Bethlehem: When Will the Peace of Christmas Come Home?
As mayor of the Palestinian city of Bethlehem, I have the privilege of lighting the Christmas tree in Manger Square and attending Midnight Mass at one of the world's oldest churches, built in the fourth century by the Byzantine Empress Helena. But my most important duty is to help give people faith and encouragement. When I lit the Christmas tree on December 3, I expressed my hope that the light would radiate to the world our desire for peace, and we prayed together that Christmas would fulfill its promise and bring people together.
Bringing people together has two meanings for Palestinians living under occupation. It can mean the togetherness of time shared with friends and relatives. But as the mayor of the city where it all began for Christians 2,000 years ago, I must think of the larger Palestinian family.
The fact that we have been living for decades under occupation means that we cannot enjoy the sense of togetherness that all people want during their great holidays, particularly the religious ones. Our people in Gaza cannot come freely to Bethlehem, and our brothers and sisters in Jordan and other countries cannot easily obtain visas from an occupying power that applies exaggerated entry restrictions. Citizens of other Middle East countries, like Lebanon and Syria, which have no peace agreement with Israel, have no chance at all.
The fact that a Palestinian Christian like me, or a Christian living in a nearby Arab country, cannot simply come to Bethlehem for Christmas should be unacceptable to everyone – as should the eight-meter-high wall that still encircles our city, despite being declared illegal by the International Court of Justice in 2004. This wall is a constant reminder of separation rather than togetherness.
This year marks 150 years since the municipality of Bethlehem was established. Under Palestinian Authority law, a Christian Arab serves as mayor here and in similar Palestinian cities. But the challenge of keeping Christian Arabs in Palestine has become more difficult because of the occupation. While many Palestinians suffer under foreign military rule and wish that they could leave, Palestinian Christians are leaving in larger numbers simply because they have connections with the wider world through churches and the tourism business.
Bethlehem's population has grown over the years, and so has the number of hotel rooms – something unavailable to Mary and Joseph 2,000 years ago. But the growth of our population and tourist accommodations has been restricted by the wall Israel built on our land, and by the occupiers' refusal to allow us to pursue normal urban planning, partly because of Israeli settlement activity. These settlements, too, have long been considered illegal by the United Nations Security Council, yet Israel continues to build and confiscate land in violation of international law, which forbids occupiers from benefiting from their military conquests.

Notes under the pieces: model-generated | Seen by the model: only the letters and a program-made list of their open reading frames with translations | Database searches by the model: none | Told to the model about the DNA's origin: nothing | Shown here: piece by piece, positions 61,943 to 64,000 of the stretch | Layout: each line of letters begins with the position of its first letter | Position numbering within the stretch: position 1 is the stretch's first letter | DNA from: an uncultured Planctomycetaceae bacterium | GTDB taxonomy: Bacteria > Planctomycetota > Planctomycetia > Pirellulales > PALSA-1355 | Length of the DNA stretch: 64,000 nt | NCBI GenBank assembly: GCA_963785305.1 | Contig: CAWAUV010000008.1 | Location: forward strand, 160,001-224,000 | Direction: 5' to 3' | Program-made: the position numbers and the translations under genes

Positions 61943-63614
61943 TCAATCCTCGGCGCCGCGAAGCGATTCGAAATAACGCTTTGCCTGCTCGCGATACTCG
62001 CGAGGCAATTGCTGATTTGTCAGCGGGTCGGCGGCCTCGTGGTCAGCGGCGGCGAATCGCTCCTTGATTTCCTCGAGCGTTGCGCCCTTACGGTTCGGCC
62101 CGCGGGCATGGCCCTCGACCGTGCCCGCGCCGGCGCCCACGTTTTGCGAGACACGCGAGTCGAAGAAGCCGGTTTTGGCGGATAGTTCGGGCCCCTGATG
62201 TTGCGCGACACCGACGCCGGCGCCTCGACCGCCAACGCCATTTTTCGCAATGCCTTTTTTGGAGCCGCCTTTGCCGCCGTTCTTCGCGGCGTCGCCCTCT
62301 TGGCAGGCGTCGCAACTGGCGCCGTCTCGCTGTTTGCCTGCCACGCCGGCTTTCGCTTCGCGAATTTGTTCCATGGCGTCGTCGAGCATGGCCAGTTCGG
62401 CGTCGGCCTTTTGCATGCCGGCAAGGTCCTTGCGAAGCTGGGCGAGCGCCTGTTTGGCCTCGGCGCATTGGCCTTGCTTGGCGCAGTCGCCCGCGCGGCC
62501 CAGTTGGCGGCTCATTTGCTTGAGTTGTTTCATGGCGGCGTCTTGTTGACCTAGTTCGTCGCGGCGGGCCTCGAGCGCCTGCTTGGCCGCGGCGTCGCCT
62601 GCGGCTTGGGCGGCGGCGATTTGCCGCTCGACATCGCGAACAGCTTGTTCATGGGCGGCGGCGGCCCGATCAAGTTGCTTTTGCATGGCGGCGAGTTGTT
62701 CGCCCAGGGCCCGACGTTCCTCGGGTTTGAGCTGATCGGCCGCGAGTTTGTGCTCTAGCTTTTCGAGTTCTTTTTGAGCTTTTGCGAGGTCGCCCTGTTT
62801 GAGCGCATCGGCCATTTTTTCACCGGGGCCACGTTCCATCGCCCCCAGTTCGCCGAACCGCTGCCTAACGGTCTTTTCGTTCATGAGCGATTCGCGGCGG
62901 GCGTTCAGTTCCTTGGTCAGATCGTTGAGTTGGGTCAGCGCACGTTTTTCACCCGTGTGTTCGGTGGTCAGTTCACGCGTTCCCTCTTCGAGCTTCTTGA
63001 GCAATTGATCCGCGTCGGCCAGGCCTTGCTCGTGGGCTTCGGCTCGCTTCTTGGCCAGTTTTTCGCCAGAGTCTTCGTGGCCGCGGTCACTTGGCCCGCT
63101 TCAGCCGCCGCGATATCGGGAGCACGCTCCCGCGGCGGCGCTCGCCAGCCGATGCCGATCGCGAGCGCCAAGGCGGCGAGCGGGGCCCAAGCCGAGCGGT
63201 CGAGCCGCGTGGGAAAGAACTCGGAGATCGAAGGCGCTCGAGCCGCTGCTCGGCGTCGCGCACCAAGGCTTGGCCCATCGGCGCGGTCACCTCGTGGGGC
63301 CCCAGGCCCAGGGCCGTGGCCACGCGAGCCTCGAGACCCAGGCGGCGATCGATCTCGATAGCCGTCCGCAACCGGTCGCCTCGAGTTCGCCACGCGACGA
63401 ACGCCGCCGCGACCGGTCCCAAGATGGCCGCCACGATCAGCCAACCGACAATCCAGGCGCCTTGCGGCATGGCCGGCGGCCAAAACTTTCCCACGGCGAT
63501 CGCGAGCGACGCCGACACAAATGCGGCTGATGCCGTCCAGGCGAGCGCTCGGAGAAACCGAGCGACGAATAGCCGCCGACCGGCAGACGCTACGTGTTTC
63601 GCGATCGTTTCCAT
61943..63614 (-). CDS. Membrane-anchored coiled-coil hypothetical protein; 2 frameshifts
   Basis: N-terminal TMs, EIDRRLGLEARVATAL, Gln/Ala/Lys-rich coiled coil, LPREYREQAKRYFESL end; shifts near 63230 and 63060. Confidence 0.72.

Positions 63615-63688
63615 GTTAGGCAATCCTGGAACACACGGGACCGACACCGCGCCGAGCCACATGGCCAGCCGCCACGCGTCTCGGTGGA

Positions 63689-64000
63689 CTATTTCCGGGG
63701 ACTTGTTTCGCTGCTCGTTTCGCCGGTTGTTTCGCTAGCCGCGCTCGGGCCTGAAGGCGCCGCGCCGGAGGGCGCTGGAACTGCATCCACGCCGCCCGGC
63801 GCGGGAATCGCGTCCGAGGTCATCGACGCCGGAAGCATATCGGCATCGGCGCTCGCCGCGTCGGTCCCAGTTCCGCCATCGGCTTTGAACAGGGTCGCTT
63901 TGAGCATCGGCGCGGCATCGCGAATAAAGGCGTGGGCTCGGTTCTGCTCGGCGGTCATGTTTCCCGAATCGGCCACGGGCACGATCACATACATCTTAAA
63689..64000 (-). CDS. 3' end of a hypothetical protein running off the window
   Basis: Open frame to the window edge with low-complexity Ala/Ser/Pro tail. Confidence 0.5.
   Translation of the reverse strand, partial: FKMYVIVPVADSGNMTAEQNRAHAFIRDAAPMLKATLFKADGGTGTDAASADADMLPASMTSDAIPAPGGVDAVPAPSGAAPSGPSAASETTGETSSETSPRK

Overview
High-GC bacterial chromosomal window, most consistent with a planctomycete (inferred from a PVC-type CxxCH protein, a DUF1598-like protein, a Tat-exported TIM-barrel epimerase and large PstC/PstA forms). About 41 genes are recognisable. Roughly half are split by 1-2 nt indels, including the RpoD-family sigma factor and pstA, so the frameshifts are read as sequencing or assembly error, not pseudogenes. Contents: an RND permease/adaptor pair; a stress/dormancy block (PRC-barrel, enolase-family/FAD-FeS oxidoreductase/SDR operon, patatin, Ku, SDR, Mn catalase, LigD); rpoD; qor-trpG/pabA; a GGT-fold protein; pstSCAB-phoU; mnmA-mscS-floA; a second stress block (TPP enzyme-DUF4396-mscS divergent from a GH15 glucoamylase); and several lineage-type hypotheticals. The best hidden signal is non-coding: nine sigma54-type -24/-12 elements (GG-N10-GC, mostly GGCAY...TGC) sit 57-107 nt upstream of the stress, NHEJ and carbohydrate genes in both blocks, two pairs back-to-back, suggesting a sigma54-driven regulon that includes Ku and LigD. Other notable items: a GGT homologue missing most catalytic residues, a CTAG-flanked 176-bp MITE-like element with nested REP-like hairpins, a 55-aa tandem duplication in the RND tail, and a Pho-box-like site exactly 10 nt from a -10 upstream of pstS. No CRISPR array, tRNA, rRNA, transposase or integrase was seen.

Christmas is celebrated three times in Bethlehem, reflecting the rites of the three main churches that have been here for centuries. Catholics and those following the Gregorian calendar hold midnight mass on December 25, while Orthodox Christians, who follow the eastern calendar, begin their Christmas celebrations on January 6. Armenians hold the ritual on January 18. As we do every year, we will observe all the formalities dictated by the Ottoman Status Quo. This centuries-old system of unwritten rules requires a very strict protocol governing where local leaders meet the head of the respective church and who is allowed to accompany the patriarchs and bishops at various entrance points.
Ten years ago, UNESCO declared Bethlehem's Church of the Nativity to be in danger. After extensive renovation by the Palestinian government, funded by private and official donors, the church's mosaics and other elements, damaged by a fire centuries ago, were restored. But we Palestinian Christians, who have been living continuously in Bethlehem for 2,000 years, do not want our churches to become museums. We want Christian pilgrims from around the world, including Arab Christians, to come to Bethlehem to visit the living stones. For now, we are blessed that our people still hope and insist on a better tomorrow despite the absence of any serious peace talks.
When we lit the Christmas tree, we prayed that the light from Bethlehem – from the darkness of military occupation – would reach the entire world. Our faith is not in a change of heart by our occupiers, but in the justice of our cause. Two millennia ago, the skies of Bethlehem were lit as angels heralded the birth of Jesus by declaring, "Peace on Earth and goodwill to all." This Christmas, all of us in his hometown continue to yearn for that true peace.
Hanna Hanania is the mayor of Bethlehem.
Copyright: Project Syndicate, 2022.
(Exclusive to The Daily Star)